Sister Barbara Battista knew she risked arrest by participating in an act of civil disobedience at the Russell Senate Office Building in the nation's capitol Thursday.
Battista, a Sister of Providence at Saint Mary-of-the-Woods and the congregation's "justice promoter," believed it was something she had to do to bring attention to inhumane conditions, especially for children, in migrant detention centers, she said in an interview.
The Catholic Day of Action for Immigrant Children brought together more than 200 Catholic sisters, priests, brothers and advocates representing several national organizations who sang, prayed, and chanted "as they demanded an end to the immoral and inhumane practice of detaining immigrant children," according to a news release from the Franciscan Action Network.
Battista was one of five demonstrators who laid on the floor of the Russell building rotunda to make the shape of the cross. About 70 who had gathered in the rotunda were arrested by Capitol Police for alleged “crowding, obstructing or incommoding,” according to the Washington Post.
The protesters, who first gathered in prayer on the U.S. Capitol lawn before entering the Russell Building, carried photographs of migrant children who have died in federal custody. As Battista and other demonstrators lay on the floor of the Russell building, the group recited the children's names:
“Darlyn,” the group chanted in unison. “Jakelin. Felipe. Juan. Wilmer. Carlos.”
The 70 who participated in the act of civil disobedience knew they risked arrest, she said. "We had a plan. It was well thought out. It was not something I decided spur of the moment," Battista said.
The current government policies toward those seeking refuge here must change, she said.
"Our nation seems to have lost its moral compass and we seem to not recognize these persons fleeing persecution, violence, hunger and all kinds of terrible situations," she said. "These are human beings. They are part of our family and we, for some reason, think we can treat them poorly. We treat them worse than we treat our pets in our own homes."
The protest in the Russell building was peaceful and "we didn't resist" when arrested, she said. While other Sisters or Providence and associates participated in the Catholic Day of Action, she was the only one who took part in the civil disobedience.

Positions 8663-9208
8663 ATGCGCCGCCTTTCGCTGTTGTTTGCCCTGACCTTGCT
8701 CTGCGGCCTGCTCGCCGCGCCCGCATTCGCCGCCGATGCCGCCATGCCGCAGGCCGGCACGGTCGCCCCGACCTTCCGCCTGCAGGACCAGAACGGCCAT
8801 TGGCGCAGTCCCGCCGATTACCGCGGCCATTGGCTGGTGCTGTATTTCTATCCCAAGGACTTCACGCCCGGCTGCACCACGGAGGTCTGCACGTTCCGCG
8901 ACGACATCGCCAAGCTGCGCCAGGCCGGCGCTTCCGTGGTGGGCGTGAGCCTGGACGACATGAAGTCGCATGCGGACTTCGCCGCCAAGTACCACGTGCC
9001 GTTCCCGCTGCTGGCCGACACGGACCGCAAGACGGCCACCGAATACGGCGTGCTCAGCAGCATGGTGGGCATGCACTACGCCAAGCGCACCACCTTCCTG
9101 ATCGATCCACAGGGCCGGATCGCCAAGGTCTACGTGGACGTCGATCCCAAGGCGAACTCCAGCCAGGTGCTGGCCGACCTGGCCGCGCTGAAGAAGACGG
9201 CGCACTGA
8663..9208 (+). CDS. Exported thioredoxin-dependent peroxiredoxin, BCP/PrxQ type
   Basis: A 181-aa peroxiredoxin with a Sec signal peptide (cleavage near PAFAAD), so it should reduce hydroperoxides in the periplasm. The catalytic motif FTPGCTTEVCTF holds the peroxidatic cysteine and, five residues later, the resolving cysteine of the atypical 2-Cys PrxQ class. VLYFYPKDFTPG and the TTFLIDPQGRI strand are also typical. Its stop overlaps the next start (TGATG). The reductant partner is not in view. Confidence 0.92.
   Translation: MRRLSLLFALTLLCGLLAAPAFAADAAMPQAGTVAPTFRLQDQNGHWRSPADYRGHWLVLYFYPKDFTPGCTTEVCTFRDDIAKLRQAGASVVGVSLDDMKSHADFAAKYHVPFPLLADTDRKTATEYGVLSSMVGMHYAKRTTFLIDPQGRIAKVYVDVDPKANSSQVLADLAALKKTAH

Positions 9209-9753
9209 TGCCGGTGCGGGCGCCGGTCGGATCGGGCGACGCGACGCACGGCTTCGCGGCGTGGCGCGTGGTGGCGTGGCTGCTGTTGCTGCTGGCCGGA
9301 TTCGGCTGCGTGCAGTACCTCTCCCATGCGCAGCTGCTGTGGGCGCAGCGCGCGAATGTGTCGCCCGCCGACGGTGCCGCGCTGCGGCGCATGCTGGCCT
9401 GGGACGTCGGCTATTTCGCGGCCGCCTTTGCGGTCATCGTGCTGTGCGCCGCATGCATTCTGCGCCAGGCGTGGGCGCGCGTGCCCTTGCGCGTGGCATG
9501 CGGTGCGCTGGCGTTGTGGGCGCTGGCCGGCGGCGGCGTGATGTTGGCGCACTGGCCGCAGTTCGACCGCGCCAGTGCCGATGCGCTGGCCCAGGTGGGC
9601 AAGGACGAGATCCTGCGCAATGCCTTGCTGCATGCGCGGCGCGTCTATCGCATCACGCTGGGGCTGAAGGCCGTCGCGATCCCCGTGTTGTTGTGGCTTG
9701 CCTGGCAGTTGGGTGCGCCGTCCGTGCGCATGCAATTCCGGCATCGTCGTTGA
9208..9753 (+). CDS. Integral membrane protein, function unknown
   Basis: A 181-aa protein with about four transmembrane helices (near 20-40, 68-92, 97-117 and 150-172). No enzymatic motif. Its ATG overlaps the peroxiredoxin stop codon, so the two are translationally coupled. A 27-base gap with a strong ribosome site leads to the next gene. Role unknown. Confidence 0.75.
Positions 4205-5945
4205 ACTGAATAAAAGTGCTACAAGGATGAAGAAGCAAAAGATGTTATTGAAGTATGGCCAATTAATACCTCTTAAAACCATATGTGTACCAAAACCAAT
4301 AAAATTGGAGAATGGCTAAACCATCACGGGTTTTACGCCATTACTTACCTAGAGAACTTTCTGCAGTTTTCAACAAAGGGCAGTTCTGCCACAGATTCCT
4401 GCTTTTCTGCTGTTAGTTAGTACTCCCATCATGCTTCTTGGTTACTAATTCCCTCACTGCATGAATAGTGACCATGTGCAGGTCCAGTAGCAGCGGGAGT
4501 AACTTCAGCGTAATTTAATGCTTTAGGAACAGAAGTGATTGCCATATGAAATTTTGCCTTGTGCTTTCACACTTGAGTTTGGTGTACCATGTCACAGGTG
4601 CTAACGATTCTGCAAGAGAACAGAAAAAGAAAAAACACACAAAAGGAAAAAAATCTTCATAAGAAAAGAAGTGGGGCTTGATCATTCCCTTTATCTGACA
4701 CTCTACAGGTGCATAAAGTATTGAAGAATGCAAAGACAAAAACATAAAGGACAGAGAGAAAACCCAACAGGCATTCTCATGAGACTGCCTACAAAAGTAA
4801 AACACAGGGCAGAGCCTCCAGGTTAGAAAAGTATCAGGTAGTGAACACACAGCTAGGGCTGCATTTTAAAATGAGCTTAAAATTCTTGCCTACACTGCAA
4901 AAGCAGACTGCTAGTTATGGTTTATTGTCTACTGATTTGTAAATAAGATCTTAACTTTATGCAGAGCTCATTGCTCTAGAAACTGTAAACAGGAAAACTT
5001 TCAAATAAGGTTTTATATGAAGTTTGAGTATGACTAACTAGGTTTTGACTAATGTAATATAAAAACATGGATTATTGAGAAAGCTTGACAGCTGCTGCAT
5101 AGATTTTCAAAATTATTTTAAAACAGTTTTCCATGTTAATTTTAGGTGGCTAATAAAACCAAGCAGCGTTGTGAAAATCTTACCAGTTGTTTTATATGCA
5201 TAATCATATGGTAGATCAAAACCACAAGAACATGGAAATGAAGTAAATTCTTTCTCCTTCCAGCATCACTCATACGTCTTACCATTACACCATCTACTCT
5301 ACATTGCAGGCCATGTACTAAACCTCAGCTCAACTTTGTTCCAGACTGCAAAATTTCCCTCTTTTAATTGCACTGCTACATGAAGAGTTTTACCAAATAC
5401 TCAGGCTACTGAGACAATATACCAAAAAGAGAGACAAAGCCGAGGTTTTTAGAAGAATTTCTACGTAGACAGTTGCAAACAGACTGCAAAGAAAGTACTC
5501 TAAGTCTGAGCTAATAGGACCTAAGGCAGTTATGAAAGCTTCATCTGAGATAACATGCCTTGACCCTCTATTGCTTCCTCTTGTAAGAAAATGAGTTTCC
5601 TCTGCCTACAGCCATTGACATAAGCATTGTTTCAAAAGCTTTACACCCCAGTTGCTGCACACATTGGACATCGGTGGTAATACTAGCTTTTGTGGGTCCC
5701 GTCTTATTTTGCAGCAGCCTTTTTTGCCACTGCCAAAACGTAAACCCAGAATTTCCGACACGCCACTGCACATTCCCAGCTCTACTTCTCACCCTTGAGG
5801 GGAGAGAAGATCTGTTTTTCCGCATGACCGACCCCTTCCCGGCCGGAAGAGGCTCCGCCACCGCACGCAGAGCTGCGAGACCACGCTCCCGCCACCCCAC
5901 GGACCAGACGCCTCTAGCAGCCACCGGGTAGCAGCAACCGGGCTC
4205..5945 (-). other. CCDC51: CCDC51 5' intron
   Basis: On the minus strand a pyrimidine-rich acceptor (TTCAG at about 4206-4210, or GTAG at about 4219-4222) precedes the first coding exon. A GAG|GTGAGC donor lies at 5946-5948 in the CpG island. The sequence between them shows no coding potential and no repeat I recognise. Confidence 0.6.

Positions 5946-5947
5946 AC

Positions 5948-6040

It is illegal to protest inside the Russell Senate Office building, she said. Police gave three warnings for them to vacate the area, but they remained.
She had others were handcuffed and transported to a holding area, where she remained for several hours. "They treated us kindly," she said. Battista and others paid a fine, while others chose to go in front of a judge and plead their case, she said.
Battista said she feels "privileged to be one of many who stood up to say we have to find another way ... We are all family and we need to speak up for each other."
In conjunction with the protest in Washington, the Sisters of Providence had their own prayer service here at Saint Mary-of-the-Woods.
The Sisters of Providence, on their Facebook page, posted earlier Thursday:
"The plight of children and families forced from their homelands, risking death in the desert and imprisonment in horrific conditions upon entry to the United States seeking refuge, demands action."
Battista is quoted on the Facebook page saying, “I can’t just sit by and watch such cruel and inhumane treatment of children at our border. They cry out for justice, and here’s my part to try to make a difference.”
The Sisters of Providence Facebook statement also says, "In her ministry as justice promoter, Sister Barbara is supported by the other members of the congregation, who are with her in DC as part of her support team, working on the border with people caught in the migration system, and hosting prayer vigils at St. Mary-of-the-Woods and in other local communities. "
Sue Loughlin can be reached at 812-231-4235 or at email@example.com Follow Sue on Twitter @TribStarSue.